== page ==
Unemployment was the dominant theme in Britain’s economy during the interwar period, as it is in the U.S. today. Britain’s unemployment averaged less than 6% for the 40 years prior to World War I. But it jumped from approximately 2% in 1919 to 12% in 1921 and remained high until 1938. Its mean was more than 10%, with a peak of 17% in 1932.
Britain’s public debt-to-GDP ratio rose from about 30% at the beginning of the century to more than 150% during the war, and it remained high during the interwar period. Its debt-to-GDP ratio is shown below:
The U.S. debt-to-GDP ratio, now about 100%, has become the primary focus of policymakers.
Britain had low interest rates, as does the U.S. today. Its long-term government bond rate was 4.62% in 1919 and remained below 5% throughout the 1920s. It also had low inflation – its CPI was 3.58% in 1919 and remained at or below 3% throughout the 1920s.
To address its debt burden, British policymakers employed tactics similar to those implemented in the U.S. recently. Britain increased tax rates, first implementing a 50% “excess profit duty” on corporations in 1915, which was increased to 60% in 1916 and 80% in 1918. Though that was abolished in 1920, the British were also being faced with higher income tax rates. The highest marginal rate rose from approximately 8% in 1914 to 50% in 1920. Higher taxes forced many families to sell their estates, as was the case with Highclere, the real-life manor where Downton is filmed.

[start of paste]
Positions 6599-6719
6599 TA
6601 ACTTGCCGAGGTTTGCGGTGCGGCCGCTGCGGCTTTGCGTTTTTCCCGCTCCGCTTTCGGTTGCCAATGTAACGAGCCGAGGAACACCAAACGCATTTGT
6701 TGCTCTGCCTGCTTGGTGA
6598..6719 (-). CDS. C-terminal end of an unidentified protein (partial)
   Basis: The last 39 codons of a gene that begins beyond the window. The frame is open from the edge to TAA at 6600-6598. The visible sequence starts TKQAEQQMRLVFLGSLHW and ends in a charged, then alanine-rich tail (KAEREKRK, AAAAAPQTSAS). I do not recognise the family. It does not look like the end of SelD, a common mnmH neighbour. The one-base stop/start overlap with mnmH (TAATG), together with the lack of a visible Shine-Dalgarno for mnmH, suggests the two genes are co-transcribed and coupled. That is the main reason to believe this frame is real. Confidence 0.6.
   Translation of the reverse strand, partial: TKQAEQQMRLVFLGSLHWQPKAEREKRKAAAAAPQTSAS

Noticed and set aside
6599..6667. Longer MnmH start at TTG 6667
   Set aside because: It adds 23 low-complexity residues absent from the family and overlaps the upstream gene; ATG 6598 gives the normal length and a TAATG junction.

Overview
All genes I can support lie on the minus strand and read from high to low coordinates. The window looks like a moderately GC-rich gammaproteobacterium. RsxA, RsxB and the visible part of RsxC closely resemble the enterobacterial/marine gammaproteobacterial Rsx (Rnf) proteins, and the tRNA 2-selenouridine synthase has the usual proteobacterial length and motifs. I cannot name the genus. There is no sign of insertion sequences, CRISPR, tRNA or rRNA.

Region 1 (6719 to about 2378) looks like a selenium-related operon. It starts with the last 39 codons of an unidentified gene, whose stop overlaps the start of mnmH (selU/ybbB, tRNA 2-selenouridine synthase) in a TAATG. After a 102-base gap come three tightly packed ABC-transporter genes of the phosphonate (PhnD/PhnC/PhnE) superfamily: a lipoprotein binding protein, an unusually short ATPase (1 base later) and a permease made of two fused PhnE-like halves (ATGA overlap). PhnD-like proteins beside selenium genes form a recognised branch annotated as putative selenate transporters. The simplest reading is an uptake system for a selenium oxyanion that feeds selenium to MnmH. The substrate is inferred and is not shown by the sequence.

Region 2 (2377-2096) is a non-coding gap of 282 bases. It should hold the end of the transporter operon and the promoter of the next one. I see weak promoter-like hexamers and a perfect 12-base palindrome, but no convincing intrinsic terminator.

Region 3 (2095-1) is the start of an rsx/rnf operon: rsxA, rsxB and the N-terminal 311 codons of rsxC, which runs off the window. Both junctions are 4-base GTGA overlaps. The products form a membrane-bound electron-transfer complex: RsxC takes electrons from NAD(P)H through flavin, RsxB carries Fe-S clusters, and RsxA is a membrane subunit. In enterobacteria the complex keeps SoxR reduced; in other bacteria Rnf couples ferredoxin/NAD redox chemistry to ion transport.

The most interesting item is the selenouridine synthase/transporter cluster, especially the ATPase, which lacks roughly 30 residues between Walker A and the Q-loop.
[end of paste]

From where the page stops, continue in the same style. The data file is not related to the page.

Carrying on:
Britain also introduced generous unemployment insurance in 1920. Economists still debate the extent to which that or higher taxes contributed to high unemployment.
Britain also had a parallel to the U.S.-China trade relationship today. France grew exceptionally well in the interwar period by devaluing its currency. France held 60% of sterling reserves and became very vulnerable to British policy.